Honorable Mention: “Lounging Tri-Color Zucchini
Amy Bond,
Chico, CA
“These two Tricolor Zucchini enjoyed some quality time by the lake before cooling off in a refreshing salad. When picked young, these zucchini have a soft yet crunchy texture and delicate taste that makes them the perfect addition atop your summer salad."

 Jan_Fetlercontest-SweetPeaHonorable Mention: “April in Paris" Sweet Pea
Jan Fetler,
Elk Grove, CA
“I am a gardener and a small-flock chicken farmer--both activities work well together.  Chickens will eat garden waste and their manure feeds the garden. Grown in a raised bed with a strong trellis, my sweet peas reached 6 feet and were covered with sweet fragrance.”

Jan's chickens devouring a sunflower. Jan's chicken website: The Poultry Project

Honorable Mention: “Blue Borage"
Shelley Cornell, Florida  

“I don't think I had one seed that didn't germinate and not only that, when the Florida heat virtually melted this beauty, there was a ton more to take its place from self seeding.  The beautiful pink and blue flowers that opened up on a plant covered in blue flowers. The other pic is of a bee on the Blue Borage, which is exactly why I wanted to grow it - I wanted to attract pollinators.”
Bee and Borage

Kid’s Garden Photo Contest Winner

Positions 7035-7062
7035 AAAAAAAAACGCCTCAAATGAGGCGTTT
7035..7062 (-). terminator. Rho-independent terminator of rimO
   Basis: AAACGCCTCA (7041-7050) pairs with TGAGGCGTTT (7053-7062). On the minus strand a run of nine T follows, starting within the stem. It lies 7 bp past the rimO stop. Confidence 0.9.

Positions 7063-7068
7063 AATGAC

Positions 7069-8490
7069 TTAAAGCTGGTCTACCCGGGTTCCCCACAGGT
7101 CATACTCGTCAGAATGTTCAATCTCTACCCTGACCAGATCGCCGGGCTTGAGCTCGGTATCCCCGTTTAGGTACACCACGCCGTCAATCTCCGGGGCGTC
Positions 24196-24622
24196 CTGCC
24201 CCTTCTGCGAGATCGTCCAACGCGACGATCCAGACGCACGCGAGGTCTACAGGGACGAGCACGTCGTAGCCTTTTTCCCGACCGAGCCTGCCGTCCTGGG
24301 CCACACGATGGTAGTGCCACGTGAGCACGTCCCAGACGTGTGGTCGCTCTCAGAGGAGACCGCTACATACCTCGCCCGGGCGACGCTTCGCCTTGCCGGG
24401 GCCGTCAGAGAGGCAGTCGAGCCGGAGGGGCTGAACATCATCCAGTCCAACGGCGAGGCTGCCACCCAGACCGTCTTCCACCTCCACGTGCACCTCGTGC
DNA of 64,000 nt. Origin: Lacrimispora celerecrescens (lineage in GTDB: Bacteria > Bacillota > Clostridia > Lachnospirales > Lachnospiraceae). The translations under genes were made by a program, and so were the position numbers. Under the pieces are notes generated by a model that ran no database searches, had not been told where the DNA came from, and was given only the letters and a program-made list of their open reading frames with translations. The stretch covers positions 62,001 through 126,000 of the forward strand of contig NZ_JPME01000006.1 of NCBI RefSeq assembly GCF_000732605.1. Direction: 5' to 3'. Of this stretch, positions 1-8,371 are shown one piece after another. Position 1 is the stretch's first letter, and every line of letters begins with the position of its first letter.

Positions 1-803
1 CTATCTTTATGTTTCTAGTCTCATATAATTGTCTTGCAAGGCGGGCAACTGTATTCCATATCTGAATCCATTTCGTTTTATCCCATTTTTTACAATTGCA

Thomas and Amy Pelkey,
Harrisburg, Oregon
“The boys each planted their own Renee's "Super Sugar Snap" which is their favorite "green" vegetable along with broccoli.  Thank you for the excellent Sugar Snap! It will be in our garden again this late summer/fall as well as an order for seeds next year.“

Tuesday, September 21, 2010

The Power of Flowers

By Jay Leshinsky, East Coast and Canadian Sales Manager

This is the time of year I summarize my summer working with the students at the Middlebury College Organic Garden where we trial varieties for Renee's Garden and grow produce for the College's dining system. Each summer's group of student interns has a different personality. This year, the group loved to make up and sing songs while they worked. Our garden has a close connection to work songs; six years ago Bennett Konesni, one of the student founders of the garden, won a Watson fellowship to study work songs all over the world (you can learn work songs at his farm, Sylvester Manor.

Many of the songs Bennett discovered were tied to agriculture and were created to make work more enjoyable, cohesive and collaborative. Following Bennett's lead, the garden often had interns who played music during work breaks, but this was the first time I worked with such consistent “on the job” singers. One song they created while thinning over-grown yarrow plants (sung with a pace similar to that used by old time railroad workers pounding stakes into the rails) was so memorable that the elementary school children visiting the garden that day all left singing the "yarrow" song as they walked back to town, even though no one had taught it to them.

Yarrow is one of the many plants we use to attract pollinators and beneficial insects to the garden. One of the most striking observations a student doing research made was that the yellow crookneck summer squash she grew inter-planted with catnip out produced a control group of the same variety by two to one! When I mentioned this to Renee, she told me she knew farmers who were planting very specific plants throughout their garden beds for beneficial insects (since that time we put together a Guide to Attracting Beneficial Insects.